Cheche not retiring, just slowing down

By Marge C. Enriquez

Final episode on Tuesday

THE "PROBE TEAM" airs its final episode on Tuesday, Nov. 25, on GMA 7 -- after producing 2,242 stories and winning 29 local prizes and three international awards.

The last episode, "Ang Aming Kuwento, Ang Huling Kabanata," will feature its anniversary reports, behind-the-scene reportage and a tribute to Cecilia "Cheche" Lazaro, the Probe Productions president and anchor person.

Lazaro isn't about to get mushy about the last show, even if she admits that she is saddened that a longtime relationship could end so abruptly because of one story.

"On the other side, there is a reason for celebrating," she said. "We lasted for 16 years when we batted for only one. The people I worked with are doing well in their respective fields. That goes back to us -- the camaraderie, the growth we experienced together.

"It is a celebration that we have had a caring team that produces the show not as work but as part of its mission orientation, which is rare nowadays."

Uncertainty is the only thing that Lazaro is certain about as far as the investigative news magazine is concerned. For now, she wants to spend more time with her husband and visit her daughter in Boston. She has no plans of retiring, only of slowing down.

"I think we deserve a rest," she said. "I hope the Probe Team doesn't die. It has made some contribution to the industry. It has much more to give. We have had more than 100 people who have passed through the Probe Team. They are in the industry. Whatever they can contribute will put a positive mark on the industry. With that alone, we have achieved our objectives."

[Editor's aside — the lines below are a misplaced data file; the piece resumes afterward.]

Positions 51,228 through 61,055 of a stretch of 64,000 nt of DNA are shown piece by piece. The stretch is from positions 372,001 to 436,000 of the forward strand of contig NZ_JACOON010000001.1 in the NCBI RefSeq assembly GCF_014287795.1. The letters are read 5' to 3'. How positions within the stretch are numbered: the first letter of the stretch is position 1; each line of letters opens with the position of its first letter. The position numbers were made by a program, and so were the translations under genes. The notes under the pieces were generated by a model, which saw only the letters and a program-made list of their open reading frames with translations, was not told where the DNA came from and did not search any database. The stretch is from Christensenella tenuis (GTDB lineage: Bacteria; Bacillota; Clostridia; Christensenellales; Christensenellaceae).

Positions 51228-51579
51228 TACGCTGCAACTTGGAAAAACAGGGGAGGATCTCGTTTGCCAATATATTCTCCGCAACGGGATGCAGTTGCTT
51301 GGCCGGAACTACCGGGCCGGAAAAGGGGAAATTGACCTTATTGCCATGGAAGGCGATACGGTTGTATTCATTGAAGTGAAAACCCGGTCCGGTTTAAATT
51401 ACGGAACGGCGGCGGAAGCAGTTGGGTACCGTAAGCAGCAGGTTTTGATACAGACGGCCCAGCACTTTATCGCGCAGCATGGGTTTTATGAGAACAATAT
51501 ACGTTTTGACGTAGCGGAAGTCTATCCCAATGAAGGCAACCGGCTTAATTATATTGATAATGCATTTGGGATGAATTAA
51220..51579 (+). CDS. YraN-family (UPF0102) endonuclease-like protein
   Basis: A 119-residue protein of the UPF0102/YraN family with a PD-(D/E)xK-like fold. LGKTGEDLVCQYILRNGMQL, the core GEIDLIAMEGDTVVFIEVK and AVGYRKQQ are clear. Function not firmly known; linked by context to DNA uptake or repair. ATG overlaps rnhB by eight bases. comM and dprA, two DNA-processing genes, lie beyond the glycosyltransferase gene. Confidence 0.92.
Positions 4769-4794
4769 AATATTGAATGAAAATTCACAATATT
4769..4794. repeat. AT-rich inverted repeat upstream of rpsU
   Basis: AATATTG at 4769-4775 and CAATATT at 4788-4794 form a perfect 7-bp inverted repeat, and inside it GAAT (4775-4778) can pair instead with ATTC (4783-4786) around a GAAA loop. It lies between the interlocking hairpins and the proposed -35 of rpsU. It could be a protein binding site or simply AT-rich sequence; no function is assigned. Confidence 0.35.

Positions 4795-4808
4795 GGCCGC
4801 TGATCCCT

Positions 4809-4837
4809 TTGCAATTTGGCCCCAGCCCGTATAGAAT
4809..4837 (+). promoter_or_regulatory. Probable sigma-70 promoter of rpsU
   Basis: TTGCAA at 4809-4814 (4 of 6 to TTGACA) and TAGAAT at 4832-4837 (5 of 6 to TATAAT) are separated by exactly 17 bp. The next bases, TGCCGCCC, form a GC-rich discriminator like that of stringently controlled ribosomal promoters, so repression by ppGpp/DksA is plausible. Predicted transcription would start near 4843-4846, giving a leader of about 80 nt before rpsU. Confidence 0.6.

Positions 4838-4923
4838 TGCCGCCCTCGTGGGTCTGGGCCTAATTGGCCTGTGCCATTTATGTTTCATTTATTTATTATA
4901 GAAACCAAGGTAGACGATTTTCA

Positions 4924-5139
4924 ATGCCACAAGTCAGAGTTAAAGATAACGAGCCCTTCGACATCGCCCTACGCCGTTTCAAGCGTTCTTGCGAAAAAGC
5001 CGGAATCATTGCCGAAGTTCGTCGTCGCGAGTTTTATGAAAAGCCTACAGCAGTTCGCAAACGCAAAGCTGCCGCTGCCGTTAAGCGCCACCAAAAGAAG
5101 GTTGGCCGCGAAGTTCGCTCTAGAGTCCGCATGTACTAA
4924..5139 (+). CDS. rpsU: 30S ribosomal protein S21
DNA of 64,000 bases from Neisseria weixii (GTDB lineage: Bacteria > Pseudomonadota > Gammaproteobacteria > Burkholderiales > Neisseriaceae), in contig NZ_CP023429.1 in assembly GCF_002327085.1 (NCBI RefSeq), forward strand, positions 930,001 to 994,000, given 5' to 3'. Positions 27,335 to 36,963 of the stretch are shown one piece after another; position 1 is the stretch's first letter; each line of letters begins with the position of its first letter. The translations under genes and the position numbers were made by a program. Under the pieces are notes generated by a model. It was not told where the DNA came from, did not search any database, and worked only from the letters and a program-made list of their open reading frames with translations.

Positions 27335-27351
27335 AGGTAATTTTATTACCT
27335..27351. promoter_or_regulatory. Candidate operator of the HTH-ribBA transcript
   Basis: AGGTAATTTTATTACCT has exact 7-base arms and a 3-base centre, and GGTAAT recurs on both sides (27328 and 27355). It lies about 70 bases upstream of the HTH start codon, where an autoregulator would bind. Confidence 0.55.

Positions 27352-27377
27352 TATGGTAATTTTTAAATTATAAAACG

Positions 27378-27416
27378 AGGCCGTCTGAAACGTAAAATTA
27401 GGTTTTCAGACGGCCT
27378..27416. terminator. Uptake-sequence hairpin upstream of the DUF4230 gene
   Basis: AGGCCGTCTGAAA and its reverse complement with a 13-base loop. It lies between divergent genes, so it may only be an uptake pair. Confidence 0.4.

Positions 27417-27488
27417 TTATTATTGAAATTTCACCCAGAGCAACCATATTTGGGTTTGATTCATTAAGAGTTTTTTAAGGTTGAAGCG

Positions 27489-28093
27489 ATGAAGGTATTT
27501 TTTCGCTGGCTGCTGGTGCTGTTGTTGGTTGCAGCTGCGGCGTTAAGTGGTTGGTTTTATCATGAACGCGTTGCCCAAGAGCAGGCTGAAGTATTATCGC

Lazaro's decision to terminate the show even before its contract with GMA 7 expired was spurred by the network's censure of the show's lifestyle check report on Philippine Amusement and Gaming Corp. chief Efraim Genuino. The television network GMA 7, one of the parent companies of, claimed that the episode had incomplete documentation.

Letting go

The most admirable thing about Lazaro's decision is that she knows when to let go instead of holding on. She believes she has made a contribution to the broadcast industry by training such talents as Maria Ressa, now CNN Southeast Asia bureau chief, and Luchi Cruz-Valdez, now an ABS-CBN executive.

Lazaro had always been fascinated by news. As a teenager, she marveled at the groundbreaking investigative television show, "60 Minutes." In local journalism, she admired the in-depth series on an opium den by Rodolfo Reyes, then a reporter for the old Manila Times.

Said Lazaro, "My impression was, what a way to get a story! It was enterprise journalism. You go out with the story and don't report just facts and figures. It's experiential. This was what the Probe Team was all about."

"The Probe Team" started out as a vision of an investigative news magazine.


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